Issues in Income Tax Reform in Developing Countries

46 Pages Posted: 20 Apr 2016

See all articles by Charles W. Calomiris

Charles W. Calomiris

Columbia University - Columbia Business School; National Bureau of Economic Research (NBER)

Date Written: August 31, 1989


Of all taxes, income taxes are the most difficult to implement. Developing countries are usually able to generate large amounts of income tax revenue only from large corporations or foreign investments. They are rarely effective in taxing wealthy individuals or small or medium-size businesses. Using recent tax reforms in Jamaica, Indonesia, and elsewhere as examples, the paper discusses the pros and cons of specific tax reform elements. It summarizes the major issues typically faced in reforming income taxes in developing countries. More revenue, increased efficiency, and a better distribution of the tax burden are usually the underlying goals. Improving enforcement and compliance by simplifying the tax structure and increasing the legitimacy of the tax process is usually the major challenge.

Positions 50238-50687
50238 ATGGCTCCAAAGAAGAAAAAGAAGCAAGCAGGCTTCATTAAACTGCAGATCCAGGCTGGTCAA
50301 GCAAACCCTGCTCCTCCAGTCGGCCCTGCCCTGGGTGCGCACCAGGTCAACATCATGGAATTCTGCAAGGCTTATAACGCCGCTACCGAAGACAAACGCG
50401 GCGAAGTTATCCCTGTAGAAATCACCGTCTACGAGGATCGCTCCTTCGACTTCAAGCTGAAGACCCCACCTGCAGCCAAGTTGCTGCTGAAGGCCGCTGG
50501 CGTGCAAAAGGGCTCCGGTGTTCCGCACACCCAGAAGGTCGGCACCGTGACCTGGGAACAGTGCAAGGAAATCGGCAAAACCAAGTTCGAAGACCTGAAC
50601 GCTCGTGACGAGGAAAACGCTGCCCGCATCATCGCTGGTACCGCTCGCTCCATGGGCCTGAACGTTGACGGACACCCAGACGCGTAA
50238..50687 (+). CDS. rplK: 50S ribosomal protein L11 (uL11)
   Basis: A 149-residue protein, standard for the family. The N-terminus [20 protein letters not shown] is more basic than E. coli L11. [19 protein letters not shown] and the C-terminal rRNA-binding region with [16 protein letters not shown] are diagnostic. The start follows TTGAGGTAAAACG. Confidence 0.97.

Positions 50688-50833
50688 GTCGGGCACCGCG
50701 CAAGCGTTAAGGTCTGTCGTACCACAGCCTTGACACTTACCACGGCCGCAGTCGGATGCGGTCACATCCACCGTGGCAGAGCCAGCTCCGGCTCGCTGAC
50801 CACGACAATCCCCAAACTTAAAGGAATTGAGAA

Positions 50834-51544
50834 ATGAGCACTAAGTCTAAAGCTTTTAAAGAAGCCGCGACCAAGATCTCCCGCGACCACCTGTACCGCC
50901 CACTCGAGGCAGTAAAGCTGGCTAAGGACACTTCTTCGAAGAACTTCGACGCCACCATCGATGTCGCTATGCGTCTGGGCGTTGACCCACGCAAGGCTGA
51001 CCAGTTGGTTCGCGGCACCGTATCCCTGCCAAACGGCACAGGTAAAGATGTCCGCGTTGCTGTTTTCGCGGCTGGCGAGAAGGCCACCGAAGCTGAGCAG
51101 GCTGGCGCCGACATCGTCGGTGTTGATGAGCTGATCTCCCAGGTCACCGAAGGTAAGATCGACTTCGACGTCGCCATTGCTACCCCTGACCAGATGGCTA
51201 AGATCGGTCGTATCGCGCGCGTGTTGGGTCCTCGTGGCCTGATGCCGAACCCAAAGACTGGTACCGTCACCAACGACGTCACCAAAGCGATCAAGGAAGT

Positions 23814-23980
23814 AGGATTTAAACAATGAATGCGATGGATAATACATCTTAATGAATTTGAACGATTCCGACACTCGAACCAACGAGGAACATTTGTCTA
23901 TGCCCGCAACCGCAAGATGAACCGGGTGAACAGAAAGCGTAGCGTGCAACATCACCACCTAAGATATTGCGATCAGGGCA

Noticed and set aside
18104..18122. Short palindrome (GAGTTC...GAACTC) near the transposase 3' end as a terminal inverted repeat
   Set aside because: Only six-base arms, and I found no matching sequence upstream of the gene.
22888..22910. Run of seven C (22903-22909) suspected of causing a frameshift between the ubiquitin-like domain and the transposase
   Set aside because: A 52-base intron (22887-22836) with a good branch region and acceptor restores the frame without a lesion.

Keywords: Environmental Economics & Policies, Tax Law, Public Sector Economics, Economic Theory & Research, International Terrorism & Counterterrorism

Suggested Citation

Calomiris, Charles W., Issues in Income Tax Reform in Developing Countries (August 31, 1989). World Bank Policy Research Working Paper No. 267, Available at SSRN:

Charles W. Calomiris (Contact Author)

Columbia University - Columbia Business School ( email )

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